The Project Members feature can also be applied to collaborative outreach and programming projects. Such projects follow a traditional project management system that has a linear progression. Digital and physical exhibit planning, digital collection project planning, event planning, and publication planning follow an initiation phase, a design phase, an implementation phase, and a maintenance phase. Users are not limited to a Kanban style project management system to organize their projects—they can apply a linear project management system to Trello as well. For example, Trello can track exhibit planning tasks that are deadline dependent, such as designing graphics, curating and compiling images for both physical and digital exhibits, installing physical exhibits, and editing captions. In this case, Trello is great for projects that do not allow for last minute changes. In terms of event planning, digital collection project planning, and publication planning, users can assign Project Members to certain parts of the project represented as cards and assign checklists and due dates to cards to keep team members accountable for accomplishing tasks on time.
Trello itself is compatible with its Atlassian siblings and other apps through the “Power-Ups” feature, which is found in Trello’s menu on the right side of the screen. Power-Ups function as automation widgets that integrate Trello with other apps like GitHub, Dropbox, Evernote, and Slack. However, only one Power-Up can be active at a time in the free version of the application. The Business Class version, a paid subscription, includes unlimited Power-Ups, priority technical support, and increased attachment size. One setback for archivists who want to use separate boards for several large collaborative projects is the limited number of team boards. Whereas Business Class allows unlimited team boards and board collections to group boards of similar topics or departments together, the free version limits users to ten team boards and no way to group alike boards together. For the most part, individual users, small-to medium-sized archives, and units within large archives and libraries can implement Trello with no Power-Ups and the ten-megabyte attachment size limit and not miss the added features. It is fully functional as a project management system, ticketing system, and a collaboration tool without the added bells and whistles.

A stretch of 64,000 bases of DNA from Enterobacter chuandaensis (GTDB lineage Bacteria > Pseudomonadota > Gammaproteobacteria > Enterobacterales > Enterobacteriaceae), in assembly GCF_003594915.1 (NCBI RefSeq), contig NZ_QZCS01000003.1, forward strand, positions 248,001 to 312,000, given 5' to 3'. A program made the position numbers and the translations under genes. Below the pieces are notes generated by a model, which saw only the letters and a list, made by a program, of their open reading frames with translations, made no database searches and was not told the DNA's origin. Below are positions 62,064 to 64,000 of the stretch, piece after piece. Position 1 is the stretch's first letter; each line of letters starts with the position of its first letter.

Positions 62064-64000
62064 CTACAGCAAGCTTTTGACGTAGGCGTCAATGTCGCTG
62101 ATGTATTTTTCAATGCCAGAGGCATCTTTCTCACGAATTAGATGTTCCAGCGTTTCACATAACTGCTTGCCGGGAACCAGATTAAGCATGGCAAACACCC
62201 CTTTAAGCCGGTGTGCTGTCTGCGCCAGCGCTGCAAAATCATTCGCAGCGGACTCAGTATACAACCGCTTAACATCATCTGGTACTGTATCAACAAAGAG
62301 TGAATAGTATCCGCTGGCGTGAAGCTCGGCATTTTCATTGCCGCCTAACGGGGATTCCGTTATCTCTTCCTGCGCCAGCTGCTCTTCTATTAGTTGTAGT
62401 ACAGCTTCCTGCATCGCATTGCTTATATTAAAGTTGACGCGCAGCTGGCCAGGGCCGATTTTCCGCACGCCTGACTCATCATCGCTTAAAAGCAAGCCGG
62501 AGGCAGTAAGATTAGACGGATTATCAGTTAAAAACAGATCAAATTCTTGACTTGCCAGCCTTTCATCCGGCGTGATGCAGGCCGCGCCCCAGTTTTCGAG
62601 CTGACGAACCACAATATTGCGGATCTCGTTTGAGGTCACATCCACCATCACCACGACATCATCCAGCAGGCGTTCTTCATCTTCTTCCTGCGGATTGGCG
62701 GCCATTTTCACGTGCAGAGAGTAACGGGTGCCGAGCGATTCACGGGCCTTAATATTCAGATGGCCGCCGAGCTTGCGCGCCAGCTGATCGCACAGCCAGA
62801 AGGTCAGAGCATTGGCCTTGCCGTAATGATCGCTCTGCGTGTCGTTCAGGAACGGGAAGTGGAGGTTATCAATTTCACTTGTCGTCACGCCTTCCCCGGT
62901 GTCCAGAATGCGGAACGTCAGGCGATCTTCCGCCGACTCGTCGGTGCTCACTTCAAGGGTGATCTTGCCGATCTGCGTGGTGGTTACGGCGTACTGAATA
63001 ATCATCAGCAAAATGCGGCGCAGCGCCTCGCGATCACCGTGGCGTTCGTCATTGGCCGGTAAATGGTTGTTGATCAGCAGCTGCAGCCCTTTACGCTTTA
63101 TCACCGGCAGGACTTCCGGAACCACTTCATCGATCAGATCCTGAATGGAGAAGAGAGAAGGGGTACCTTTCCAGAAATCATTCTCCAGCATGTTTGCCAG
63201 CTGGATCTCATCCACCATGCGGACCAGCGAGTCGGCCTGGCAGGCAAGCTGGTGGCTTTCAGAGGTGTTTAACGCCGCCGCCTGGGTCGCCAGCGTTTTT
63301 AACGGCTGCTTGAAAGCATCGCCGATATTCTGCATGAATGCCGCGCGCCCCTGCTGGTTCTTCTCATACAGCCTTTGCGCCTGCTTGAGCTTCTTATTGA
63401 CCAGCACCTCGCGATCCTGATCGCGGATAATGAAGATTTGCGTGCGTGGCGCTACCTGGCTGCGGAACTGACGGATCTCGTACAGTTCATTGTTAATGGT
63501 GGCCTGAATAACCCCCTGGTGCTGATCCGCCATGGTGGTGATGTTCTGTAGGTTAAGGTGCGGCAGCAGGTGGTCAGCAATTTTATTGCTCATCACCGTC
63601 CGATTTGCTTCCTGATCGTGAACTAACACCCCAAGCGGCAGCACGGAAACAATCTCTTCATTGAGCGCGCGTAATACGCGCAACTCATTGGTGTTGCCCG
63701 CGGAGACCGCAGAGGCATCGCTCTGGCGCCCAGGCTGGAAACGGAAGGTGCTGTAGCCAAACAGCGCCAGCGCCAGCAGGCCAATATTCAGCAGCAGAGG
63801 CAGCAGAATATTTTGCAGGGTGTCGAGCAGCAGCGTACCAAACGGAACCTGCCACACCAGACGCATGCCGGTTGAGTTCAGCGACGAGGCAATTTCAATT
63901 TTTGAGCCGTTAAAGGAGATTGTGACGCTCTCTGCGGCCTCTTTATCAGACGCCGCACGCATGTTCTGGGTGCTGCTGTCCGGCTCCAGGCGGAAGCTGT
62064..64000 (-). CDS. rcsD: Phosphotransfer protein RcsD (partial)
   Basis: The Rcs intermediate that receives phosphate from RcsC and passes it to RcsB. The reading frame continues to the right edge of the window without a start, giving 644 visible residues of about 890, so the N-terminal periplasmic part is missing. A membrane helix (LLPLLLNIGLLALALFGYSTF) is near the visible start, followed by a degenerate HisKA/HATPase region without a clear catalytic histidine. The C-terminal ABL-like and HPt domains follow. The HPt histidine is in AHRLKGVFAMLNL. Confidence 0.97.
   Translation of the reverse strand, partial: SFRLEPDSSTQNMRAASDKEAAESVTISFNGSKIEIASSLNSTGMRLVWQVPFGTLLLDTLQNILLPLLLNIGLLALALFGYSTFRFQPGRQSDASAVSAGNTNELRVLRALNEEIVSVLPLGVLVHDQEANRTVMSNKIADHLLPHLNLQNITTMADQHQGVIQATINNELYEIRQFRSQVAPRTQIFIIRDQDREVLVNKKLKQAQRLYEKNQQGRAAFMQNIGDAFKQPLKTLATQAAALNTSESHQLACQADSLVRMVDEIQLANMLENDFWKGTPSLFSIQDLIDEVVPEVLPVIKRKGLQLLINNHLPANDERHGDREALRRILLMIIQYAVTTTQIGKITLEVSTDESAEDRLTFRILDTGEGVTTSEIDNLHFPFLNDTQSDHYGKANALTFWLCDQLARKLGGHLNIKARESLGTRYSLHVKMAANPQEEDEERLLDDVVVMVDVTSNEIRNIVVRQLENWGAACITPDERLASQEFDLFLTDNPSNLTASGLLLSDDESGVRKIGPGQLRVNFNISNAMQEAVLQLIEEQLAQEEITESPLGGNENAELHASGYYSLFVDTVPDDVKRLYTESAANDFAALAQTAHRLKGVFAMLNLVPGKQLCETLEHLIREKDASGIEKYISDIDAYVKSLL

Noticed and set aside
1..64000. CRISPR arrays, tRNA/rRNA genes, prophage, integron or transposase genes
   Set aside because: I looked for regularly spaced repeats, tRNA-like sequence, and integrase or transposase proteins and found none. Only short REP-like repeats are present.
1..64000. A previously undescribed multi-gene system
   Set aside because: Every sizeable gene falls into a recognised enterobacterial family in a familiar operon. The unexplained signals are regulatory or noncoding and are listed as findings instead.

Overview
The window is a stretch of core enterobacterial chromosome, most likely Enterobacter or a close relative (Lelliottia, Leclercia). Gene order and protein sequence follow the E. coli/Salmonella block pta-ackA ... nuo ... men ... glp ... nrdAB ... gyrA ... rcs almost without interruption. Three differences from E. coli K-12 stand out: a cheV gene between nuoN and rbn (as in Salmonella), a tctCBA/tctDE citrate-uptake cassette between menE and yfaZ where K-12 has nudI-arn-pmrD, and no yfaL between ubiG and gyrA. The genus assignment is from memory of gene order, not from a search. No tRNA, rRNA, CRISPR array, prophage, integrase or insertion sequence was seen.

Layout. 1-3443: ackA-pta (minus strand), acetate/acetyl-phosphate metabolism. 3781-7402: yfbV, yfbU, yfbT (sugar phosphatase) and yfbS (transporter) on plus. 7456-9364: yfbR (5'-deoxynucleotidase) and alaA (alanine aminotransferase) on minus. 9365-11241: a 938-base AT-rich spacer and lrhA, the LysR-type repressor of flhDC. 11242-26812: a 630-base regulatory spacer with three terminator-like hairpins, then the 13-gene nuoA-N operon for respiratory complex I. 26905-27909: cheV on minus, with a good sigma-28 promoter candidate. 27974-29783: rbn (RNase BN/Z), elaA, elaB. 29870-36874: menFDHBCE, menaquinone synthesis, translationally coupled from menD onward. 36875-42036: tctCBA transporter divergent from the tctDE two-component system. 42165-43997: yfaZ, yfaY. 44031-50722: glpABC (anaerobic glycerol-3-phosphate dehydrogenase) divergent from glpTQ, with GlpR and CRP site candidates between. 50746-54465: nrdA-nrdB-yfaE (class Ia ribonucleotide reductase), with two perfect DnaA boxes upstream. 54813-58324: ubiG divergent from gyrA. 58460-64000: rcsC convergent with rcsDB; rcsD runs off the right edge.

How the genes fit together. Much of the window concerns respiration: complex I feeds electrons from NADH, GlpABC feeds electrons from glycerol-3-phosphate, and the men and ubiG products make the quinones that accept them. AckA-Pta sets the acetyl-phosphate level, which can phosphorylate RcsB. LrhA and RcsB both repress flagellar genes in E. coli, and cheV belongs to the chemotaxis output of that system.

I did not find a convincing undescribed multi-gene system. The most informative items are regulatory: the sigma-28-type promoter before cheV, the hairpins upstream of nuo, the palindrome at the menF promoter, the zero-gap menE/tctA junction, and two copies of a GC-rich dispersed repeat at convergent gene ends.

Overall, Trello’s simple concept and design allow for flexibility and adaptability that opens the web tool for everyone to use, including archivists. The free version is great for lone arrangers and small- to medium-sized archives that have several small projects that can be managed in several personal boards. Large-sized archives may need to consider the Business Class version for managing large project boards and multiple teams. Trello’s endless possibilities can be overwhelming for new users who do not know where to begin organizing their project plans. Built-in tutorials, how-to blog posts on the Trello website, and email newsletters help navigate new users to using Trello or inspire new uses for the web tool. However, archivists need to keep in mind these tutorials are geared toward broad productivity and workflow topics in order to reach all potential audiences for the product, from software engineers to vacation planners. Contrary to Atlassian advertising Trello as a visual collaboration tool, archivists can use it for personal organization needs due to juggling multiple projects and tasks throughout their busy days.
 Michael Pryor, “A Special Announcement: Trello Is Now Part Of Trello, Inc.,” Trello Blog – Organize Anything, Together, last modified July 24, 2014, accessed June 29, 2019, https://blog.trello.com/trello-is-now-trello-inc.
 Michael Pryor, “Trello Is Being Acquired By Atlassian,” Trello Blog – Organize Anything, Together, last modified January 09, 2017, accessed June 29, 2019, https://blog.trello.com/trello-atlassian.
 Trello, “Creating Cards by Email,” Trello Help, accessed July 12, 2019, https://help.trello.com/article/809-creating-cards-by-email.